eventually be unable to add another card; you’d hit the ceiling. Gforth
allows you to set the maximum size of the stacks. In general, the only
time that you will get a stack overflow is because a definition has a
bug in it and is generating data on the stack uncontrollably.

There’s one final use for the playing card analogy. If you model your
stack using a pack of playing cards, the maximum number of items on
your stack will be 52 (I assume you didn’t use the Joker). The maximum
*value* of any item on the stack is 13 (the King). In fact, the only
possible numbers are positive integer numbers 1 through 13; you can’t
have (for example) 0 or 27 or 3.52 or -2. If you change the way you
think about some of the cards, you can accommodate different
numbers. For example, you could think of the Jack as representing 0,
the Queen as representing -1 and the King as representing -2. Your
*range* remains unchanged (you can still only represent a total of 13
numbers) but the numbers that you can represent are -2 through 10.

In that analogy, the limit was the amount of information that a single
stack entry could hold, and Forth has a similar limit. In Forth, the
size of a stack entry is called a *cell*. The actual size of a cell is
implementation dependent and affects the maximum value that a stack
entry can hold. A Standard Forth provides a cell size of at least
16-bits, and most desktop systems use a cell size of 32-bits.

Forth does not do any type checking for you, so you are free to
manipulate and combine stack items in any way you wish. A convenient way
of treating stack items is as 2’s complement signed integers, and that
is what Standard words like `+`

do. Therefore you can type:

-5 12 + .s<1> 7 okRET

If you use numbers and definitions like `+`

in order to turn Forth
into a great big pocket calculator, you will realise that it’s rather
different from a normal calculator. Rather than typing 2 + 3 = you had
to type 2 3 + (ignore the fact that you had to use `.s`

to see the
result). The terminology used to describe this difference is to say that
your calculator uses *Infix Notation* (parameters and operators are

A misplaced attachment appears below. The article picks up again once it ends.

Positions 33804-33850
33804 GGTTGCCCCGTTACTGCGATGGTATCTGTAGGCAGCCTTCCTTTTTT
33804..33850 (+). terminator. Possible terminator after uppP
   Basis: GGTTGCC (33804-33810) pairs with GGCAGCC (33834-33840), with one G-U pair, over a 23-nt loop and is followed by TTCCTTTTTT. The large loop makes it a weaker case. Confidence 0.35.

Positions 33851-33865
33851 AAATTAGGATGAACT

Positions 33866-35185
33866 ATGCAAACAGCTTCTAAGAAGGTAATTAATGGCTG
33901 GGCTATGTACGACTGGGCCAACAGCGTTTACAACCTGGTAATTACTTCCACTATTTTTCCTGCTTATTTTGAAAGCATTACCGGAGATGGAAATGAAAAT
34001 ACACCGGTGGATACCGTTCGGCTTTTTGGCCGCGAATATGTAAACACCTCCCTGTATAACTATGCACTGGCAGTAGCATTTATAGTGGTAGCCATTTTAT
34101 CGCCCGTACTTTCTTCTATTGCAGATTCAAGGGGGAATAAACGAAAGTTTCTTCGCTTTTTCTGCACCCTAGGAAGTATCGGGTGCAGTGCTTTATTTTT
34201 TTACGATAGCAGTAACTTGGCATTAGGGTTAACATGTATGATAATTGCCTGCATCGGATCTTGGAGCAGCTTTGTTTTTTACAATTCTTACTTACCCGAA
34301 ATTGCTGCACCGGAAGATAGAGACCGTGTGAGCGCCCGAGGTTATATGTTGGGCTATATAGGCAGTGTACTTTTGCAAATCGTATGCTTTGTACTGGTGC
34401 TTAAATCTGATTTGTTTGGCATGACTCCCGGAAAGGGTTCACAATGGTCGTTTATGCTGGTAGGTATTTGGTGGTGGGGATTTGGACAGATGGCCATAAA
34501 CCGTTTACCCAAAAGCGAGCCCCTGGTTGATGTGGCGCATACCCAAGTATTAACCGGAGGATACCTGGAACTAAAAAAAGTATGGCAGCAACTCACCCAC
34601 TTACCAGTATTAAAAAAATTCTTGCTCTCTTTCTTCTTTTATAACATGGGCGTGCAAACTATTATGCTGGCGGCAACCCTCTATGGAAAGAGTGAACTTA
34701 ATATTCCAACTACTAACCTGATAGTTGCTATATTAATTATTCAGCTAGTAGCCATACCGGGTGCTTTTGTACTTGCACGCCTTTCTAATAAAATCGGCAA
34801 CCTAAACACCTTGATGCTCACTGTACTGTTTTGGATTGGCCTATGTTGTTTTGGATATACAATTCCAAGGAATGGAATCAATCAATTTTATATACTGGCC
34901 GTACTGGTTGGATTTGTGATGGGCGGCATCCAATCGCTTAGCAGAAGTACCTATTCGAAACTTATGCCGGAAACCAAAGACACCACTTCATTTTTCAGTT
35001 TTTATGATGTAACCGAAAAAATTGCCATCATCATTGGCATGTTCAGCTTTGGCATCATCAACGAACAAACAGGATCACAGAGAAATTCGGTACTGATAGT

mixed) whilst Forth uses *Postfix Notation* (parameters and
operators are separate), also called *Reverse Polish Notation*.

Whilst postfix notation might look confusing to begin with, it has several important advantages:

- it is unambiguous
- it is more concise
- it fits naturally with a stack-based system

To examine these claims in more detail, consider these sums:

6 + 5 * 4 = 4 * 5 + 6 =

If you’re just learning maths or your maths is very rusty, you will
probably come up with the answer 44 for the first and 26 for the
second. If you are a bit of a whizz at maths you will remember the
*convention* that multiplication takes precendence over addition, and
you’d come up with the answer 26 both times. To explain the answer 26
to someone who got the answer 44, you’d probably rewrite the first sum
like this:

6 + (5 * 4) =

If what you really wanted was to perform the addition before the multiplication, you would have to use parentheses to force it.

If you did the first two sums on a pocket calculator you would probably get the right answers, unless you were very cautious and entered them using these keystroke sequences:

6 + 5 = * 4 = 4 * 5 = + 6 =

Postfix notation is unambiguous because the order that the operators
are applied is always explicit; that also means that parentheses are
never required. The operators are *active* (the act of quoting the
operator makes the operation occur) which removes the need for “=”.

The sum 6 + 5 * 4 can be written (in postfix notation) in two equivalent ways:

6 5 4 * + or: 5 4 * 6 +

An important thing that you should notice about this notation is that
the *order* of the numbers does not change; if you want to subtract
2 from 10 you type `10 2 -`

.

The reason that Forth uses postfix notation is very simple to explain: it
makes the implementation extremely simple, and it follows naturally from
using the stack as a mechanism for passing parameters. Another way of
thinking about this is to realise that all Forth definitions are
*active*; they execute as they are encountered by the text
interpreter. The result of this is that the syntax of Forth is trivially
simple.